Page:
Sunday, October 23, 2016


The word "Ashtanga" is a modern construct, historian and anthropologists still debate its meaning. 

It is a specific kind of yoga who began as mythology and became flesh in tribal ceremonies of Ashtanga yoga around the globe. Part human, part animal, part divine, part profane - Ashtanga first emerges in cave paintings eighteen thousand years ago (Patanjali's yoga don't appear until nine thousand years later, and South Park many years after that).

Carl Jung believed Ashtanga was a manifestation of the collective unconscious. (Of course, he believed that about everything). Jung said Ashtanga "is a forerunner of the saviour". This Jung's definition fits what anthropologists call a Yoga Hero, an archetype who, through the 99% of practice, develops into God. 

Ashtanga mirrors the eternal desire of our limited mind to explain the Universe. 

I don’t have the answers, about yoga, divorce, dating, losing belly fat or why are women over 40 losing interest for sex... However, I have learned one thing, daily practice of Ashtanga is what counts.

Ashtanga Yoga today is not favorite style of yoga. 

When I tell my friends to start doing Ashtanga yoga, I always say, they'll feel so good! They'll be so relaxed after the practice and they'll lose the weight... What I don’t tell them is that most of the times daily Ashtanga practice makes you feel tired and empty. You are supposed to practice six times a week. And daily practice is hard. And it’s called a "practice" for a reason.

There's no end game in Ashtanga; no big "accomplished day,” nothing specific you’re training for, nothing to achieve. It’s a constant hard work in progress, you can always go deeper into a pose, extending your ligaments and stretching muscles further to make the pose more challenging.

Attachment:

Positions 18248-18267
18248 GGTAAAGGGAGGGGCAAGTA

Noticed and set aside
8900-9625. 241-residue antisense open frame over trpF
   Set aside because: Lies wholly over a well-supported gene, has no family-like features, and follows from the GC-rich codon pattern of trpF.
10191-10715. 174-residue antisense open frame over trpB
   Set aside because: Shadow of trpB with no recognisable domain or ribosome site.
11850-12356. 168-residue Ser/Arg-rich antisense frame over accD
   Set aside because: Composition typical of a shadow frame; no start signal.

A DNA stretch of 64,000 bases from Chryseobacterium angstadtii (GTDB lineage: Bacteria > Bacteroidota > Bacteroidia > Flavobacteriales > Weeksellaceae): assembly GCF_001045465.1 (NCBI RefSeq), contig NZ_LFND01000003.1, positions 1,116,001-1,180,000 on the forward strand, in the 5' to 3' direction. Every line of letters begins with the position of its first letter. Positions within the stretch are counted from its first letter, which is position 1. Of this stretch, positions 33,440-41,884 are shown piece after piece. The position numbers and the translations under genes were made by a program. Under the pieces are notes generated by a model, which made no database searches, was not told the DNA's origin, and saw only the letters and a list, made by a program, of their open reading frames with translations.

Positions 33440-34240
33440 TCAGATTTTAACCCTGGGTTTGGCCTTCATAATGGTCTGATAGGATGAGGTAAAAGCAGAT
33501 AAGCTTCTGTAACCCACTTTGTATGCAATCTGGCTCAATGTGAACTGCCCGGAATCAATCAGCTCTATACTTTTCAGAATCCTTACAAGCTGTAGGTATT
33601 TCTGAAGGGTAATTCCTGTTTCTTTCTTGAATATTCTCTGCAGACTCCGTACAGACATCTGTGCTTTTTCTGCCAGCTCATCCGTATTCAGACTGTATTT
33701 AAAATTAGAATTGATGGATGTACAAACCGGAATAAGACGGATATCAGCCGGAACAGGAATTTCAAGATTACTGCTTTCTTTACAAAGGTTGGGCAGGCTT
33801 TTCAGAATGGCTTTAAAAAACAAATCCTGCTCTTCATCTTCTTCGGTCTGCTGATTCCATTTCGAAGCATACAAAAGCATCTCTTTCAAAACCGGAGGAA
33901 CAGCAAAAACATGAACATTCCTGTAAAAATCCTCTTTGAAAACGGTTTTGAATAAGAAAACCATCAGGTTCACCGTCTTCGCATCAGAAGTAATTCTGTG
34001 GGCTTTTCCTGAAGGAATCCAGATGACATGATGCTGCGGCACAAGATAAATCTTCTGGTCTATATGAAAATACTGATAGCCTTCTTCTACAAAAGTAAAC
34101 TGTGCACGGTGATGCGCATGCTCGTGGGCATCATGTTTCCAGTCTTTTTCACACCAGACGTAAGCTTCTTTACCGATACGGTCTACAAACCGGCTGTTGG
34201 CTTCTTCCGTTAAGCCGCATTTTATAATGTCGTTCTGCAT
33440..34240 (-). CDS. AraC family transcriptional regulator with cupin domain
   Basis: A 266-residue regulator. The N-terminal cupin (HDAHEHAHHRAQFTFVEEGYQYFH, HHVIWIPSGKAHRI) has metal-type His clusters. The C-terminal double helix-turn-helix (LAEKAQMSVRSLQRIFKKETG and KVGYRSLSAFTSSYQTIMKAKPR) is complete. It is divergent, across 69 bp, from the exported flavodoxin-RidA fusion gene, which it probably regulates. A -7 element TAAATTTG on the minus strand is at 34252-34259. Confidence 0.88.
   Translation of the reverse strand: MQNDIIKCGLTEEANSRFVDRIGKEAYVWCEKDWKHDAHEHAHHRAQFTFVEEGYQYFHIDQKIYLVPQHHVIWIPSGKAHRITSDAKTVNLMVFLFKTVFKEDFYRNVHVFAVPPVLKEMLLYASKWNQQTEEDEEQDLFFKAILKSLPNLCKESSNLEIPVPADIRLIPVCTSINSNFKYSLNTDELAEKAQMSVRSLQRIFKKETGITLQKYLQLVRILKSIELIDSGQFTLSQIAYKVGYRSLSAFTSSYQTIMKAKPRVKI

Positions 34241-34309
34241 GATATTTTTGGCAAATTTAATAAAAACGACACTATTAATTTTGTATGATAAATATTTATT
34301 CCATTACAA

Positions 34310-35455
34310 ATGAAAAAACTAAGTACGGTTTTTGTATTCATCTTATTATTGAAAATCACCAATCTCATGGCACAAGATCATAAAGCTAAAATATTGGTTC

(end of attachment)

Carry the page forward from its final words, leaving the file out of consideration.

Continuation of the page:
When you start daily practice, you'll feel the wrist pain. Next, you will notice that your immune system is being cleaned. By daily sweat you'll start throwing away toxins from your body. In the first six months of the practice you may be constantly on the verge of sickness.

Ashtanga is not about strength so much as it is about keeping attention on breath. It is a kind of a moving meditation. Daily practice and endless repetition of the same poses build the strength very slowly. Unfortunately, there are no shortcuts.

Ashtangis are working consciously towards awakening. 

Most of us are no longer certain what our "outside" purpose is. What drives the world no longer drives us. Seeing the madness of our world so clearly, we may appear somewhat alienated from the culture around. We stick to our practice and we are no longer run by the ego, yet the awakening has not yet become fully integrated into our lives.

Only what we have is Ashtanga as a product of our will and self-determination. The practice has no reliance on or cooperation with God, teachers, gurus, swamis or any other agent, only authority is our inner self.

Ashtanga does not increase self-esteem, it does not give self-satisfaction or any self-improvement. We have no assurance of reward in this practice. There is only the practice... physical, sweaty and boring and there is no better place for the practice than here and no better time than now.

Share Share on Facebook Tweet Share on Google+

like on facebook
Most Popular: